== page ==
Countdown begins: Grexit on 1 January 2013, according to Citi24 May, 2012, 15:34. Posted by Zarathustra
Tags: Euro Crisis
Now, Willem Buiter of Citi wrote that Greece will leave the European monetary union (EMU) in early 2013. That will be followed by, as many would have expected, rapid currency devaluation.
He is also expecting that contagion to other eurozone countries, saying that it is unavoidable. But it will be met by aggressive policy response, including, among others, the ECB cutting rates to 0.5% with even more LTROs.
A Grexit can be contained, he thinks, in a sense that it will not trigger other countries to exit the eurozone, but other countries will face the issues of higher costs of borrowing and recession. In any case, Grexit will not be the end of the Euro crisis, according to Willem Buiter:
There are many uncertainties, but in our new forecasts we assume that Greece will leave EMU in early 2013, followed by sharp currency devaluation, with a large drop in economic activity in 2013 and a modest rebound further ahead. We believe that sizeable adverse economic and financial contagion to other euro area countries will be unavoidable and this is already happening to an extent. We expect that “Grexit” will be followed by far-reaching policy responses: we forecast the ECB will cut rates to 0.5% and resume its multi-year LTRO programme, a second package for both Portugal and Ireland, some kind of Troika programme for Spain, plus financial market support for Spain’s and Italy’s government bonds. We do not expect an early move to Eurobonds or full fiscal burden sharing. But, if deposit flight from periphery banks escalates, then EU policymakers may agree to a jointly-funded enhanced deposit guarantee scheme (DGS) — which aims to protect deposits against EMU exit and currency denomination as well as bank insolvency — plus a jointly-funded bank recapitalization scheme.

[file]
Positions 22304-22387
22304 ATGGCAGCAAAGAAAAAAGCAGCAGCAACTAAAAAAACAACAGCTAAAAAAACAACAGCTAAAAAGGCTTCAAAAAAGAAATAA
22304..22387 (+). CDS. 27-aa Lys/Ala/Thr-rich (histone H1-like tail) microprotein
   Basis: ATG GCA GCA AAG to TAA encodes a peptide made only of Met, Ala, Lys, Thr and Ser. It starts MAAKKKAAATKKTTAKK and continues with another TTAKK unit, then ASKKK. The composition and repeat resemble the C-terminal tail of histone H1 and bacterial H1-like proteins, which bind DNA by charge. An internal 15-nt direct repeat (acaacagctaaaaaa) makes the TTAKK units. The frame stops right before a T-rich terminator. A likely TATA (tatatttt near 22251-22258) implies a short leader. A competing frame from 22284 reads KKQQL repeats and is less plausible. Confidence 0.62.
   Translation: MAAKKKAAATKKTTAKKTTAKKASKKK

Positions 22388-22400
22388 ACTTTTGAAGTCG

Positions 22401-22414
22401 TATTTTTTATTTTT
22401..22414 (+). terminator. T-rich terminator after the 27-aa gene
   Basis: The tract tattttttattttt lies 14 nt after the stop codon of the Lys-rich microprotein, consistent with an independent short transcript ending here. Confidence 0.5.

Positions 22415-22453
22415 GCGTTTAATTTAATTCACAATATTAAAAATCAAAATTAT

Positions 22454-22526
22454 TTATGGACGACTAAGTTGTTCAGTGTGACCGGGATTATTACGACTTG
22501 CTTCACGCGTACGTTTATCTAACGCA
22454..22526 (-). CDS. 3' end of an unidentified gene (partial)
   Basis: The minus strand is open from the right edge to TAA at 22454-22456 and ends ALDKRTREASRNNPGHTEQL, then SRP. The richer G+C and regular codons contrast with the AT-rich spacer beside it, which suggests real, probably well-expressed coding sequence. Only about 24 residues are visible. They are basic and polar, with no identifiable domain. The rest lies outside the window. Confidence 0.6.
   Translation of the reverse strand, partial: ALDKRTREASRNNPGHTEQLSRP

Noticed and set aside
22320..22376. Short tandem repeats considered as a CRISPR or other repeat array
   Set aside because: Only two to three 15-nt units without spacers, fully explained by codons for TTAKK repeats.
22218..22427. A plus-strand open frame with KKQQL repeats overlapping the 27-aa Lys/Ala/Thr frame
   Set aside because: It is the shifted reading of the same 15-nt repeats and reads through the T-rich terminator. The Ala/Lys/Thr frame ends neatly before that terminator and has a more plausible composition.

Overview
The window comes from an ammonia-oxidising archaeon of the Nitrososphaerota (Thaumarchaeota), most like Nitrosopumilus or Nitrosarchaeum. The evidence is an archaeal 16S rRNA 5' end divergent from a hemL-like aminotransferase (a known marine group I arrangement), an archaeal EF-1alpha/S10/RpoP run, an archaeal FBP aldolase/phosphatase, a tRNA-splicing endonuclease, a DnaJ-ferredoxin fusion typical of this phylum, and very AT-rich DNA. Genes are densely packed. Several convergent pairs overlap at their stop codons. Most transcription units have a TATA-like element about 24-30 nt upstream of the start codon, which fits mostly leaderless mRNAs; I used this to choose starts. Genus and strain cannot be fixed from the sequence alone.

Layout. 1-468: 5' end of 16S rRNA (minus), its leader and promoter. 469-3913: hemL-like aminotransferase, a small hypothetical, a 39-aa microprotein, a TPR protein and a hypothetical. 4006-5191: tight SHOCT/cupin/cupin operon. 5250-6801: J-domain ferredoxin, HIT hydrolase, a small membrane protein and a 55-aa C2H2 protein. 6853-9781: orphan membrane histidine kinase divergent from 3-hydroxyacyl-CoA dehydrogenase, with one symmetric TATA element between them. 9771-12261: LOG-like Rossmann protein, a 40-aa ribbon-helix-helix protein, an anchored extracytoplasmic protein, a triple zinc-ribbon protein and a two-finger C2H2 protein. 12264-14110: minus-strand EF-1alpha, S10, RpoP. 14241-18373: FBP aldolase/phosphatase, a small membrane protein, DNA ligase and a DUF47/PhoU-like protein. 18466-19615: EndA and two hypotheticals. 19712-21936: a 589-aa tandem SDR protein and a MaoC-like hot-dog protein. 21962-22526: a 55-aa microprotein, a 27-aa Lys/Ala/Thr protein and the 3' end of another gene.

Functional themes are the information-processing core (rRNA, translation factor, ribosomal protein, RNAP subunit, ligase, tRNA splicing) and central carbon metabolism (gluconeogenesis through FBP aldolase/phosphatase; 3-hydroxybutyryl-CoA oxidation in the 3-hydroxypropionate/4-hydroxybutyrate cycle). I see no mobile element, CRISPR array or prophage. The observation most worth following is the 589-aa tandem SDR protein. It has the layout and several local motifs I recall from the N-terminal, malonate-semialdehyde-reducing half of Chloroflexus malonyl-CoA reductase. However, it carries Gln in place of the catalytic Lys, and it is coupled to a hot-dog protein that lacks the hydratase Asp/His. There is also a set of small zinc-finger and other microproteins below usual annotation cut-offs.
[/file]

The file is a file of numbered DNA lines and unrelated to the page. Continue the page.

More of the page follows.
We believe that, with such measures, Grexit can be contained in the sense that no other countries will be forced to exit EMU and the European banking system will continue to function. But, we believe that strained EMU sovereigns are likely to face high spreads plus poor credit availability, and the resultant economic weakness will cap revenues and lead to general fiscal deficit overshoots and rising debt ratios among many EMU countries. Grexit, if it happens, will not end the EMU crisis.
Now to be precise, Greece will leave on 1 January 2013, according to Willem Buiter. Other than that, however, he is increasing the forecast for 2012 global growth from 2.6% to 2.7%, while cutting 2013 global growth forecast from 3.0%to 2.7%.